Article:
AirLand Battle: The Military Strategy That Crushed Iraq in 1991

February 23, 2021 Topic: History Region: Middle East Blog Brand: The Reboot Tags: Cold WarArmyRussiaSoviet UnionMilitaryTechnology

AirLand Battle: The Military Strategy That Crushed Iraq in 1991

The strategy sought to take advantage of the proliferation of platforms that could provide information about developments in the battlespace.


Here's What You Need to Know: The legacy of AirLand Battle remains largely positive.

The United States may well be at the cusp of a decades-long struggle for military advantage with China, a struggle that hopefully will remain as cold as the late twentieth century struggle against the Soviet Union. But “cold” should never be misread as “static,” and the evolution of the relationship between the United States and USSR may hold lessons for how to think about the new relationship with China. Over the course of the Cold War, the balance of forces between the two antagonists changed dramatically. Sometimes dramatic technological or political changes shifted the ledger suddenly, but for the most part change came slowly. It is worthwhile to investigate how the United States and the USSR thought about different theaters across the extent of the struggle, and how the strategies and perceptions of strategies by the United States and the USSR affected the evolution of the struggle.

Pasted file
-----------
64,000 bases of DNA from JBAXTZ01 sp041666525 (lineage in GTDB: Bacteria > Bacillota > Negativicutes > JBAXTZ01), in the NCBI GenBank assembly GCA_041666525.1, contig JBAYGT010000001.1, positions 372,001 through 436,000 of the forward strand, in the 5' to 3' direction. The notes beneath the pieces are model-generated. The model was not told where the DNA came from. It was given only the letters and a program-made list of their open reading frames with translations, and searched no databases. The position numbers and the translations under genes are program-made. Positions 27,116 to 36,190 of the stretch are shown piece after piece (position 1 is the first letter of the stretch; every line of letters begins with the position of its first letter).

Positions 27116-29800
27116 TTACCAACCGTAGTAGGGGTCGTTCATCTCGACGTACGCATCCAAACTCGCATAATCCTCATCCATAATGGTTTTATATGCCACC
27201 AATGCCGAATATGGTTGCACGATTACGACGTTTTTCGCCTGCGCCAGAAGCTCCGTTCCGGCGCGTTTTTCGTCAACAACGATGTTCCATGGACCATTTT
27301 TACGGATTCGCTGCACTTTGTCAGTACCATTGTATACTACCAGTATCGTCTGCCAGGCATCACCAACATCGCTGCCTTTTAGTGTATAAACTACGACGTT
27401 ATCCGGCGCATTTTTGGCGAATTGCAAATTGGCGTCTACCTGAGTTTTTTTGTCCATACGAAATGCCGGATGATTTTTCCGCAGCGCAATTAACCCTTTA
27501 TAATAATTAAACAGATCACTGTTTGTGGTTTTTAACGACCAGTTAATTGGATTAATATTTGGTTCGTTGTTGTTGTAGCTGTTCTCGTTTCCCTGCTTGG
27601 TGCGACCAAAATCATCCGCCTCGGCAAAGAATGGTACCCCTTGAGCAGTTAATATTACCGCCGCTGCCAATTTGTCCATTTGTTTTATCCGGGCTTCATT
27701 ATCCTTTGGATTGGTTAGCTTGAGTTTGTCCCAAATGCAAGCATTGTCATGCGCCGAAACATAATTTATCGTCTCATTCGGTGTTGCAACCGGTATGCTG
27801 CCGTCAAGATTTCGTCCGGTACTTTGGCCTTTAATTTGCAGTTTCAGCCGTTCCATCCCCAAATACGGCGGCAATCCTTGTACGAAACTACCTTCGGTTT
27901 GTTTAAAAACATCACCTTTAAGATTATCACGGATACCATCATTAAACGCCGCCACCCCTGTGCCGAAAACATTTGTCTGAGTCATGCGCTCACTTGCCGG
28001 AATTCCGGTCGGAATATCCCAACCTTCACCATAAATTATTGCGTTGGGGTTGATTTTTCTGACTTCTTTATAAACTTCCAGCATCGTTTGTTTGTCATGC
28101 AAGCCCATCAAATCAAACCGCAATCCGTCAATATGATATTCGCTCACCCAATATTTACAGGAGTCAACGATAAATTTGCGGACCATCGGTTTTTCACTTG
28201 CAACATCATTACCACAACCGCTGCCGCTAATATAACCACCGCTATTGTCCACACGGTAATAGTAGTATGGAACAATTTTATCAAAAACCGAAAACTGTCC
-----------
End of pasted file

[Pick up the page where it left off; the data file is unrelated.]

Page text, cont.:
In this context it’s worthwhile to examine the final stages of the confrontation in Central Europe. AirLand Battle, published in 1982 and instituted during the mid-1980s, represented the final evolution of the U.S. Army’s answer to how to fight and win against the Soviet Union.


Two wars made clear the need to rethink U.S. land warfare strategy. The first was the Vietnam War, which had embroiled the U.S. Army in a long irregular campaign that had deemphasized its traditional conventional strengths, and eventually undercut the ability of the Army to rely on conscription for its manpower needs. The second was the Yom Kippur War, in which Soviet and Western weapons proved unexpectedly lethal in Arab and Israeli hands. Scaled up, the experience suggested that war on NATO’s central front would prove extraordinarily costly in terms of ordnance and vehicles. Precision-guided conventional munitions (PGMs) could cause nuclear-scale damage to an army on the move; combined with increasingly powerful information technology, they had the potential to completely disrupt an enemy advance.

The first response was Active Defense, which in some ways resembled the elastic defenses established by the Reichswehr in World War I, as well as the flexible defenses employed by the Wehrmacht on the Eastern Front in World War II. Active Defense would require NATO forces to shift across a series of defensive positions, using PGMs to brutally attrite advancing Warsaw Pact forces and combine the Soviet advance to a few manageable corridors. Active Defense expected a quick war, as both sides would exhaust their stores of equipment and munitions.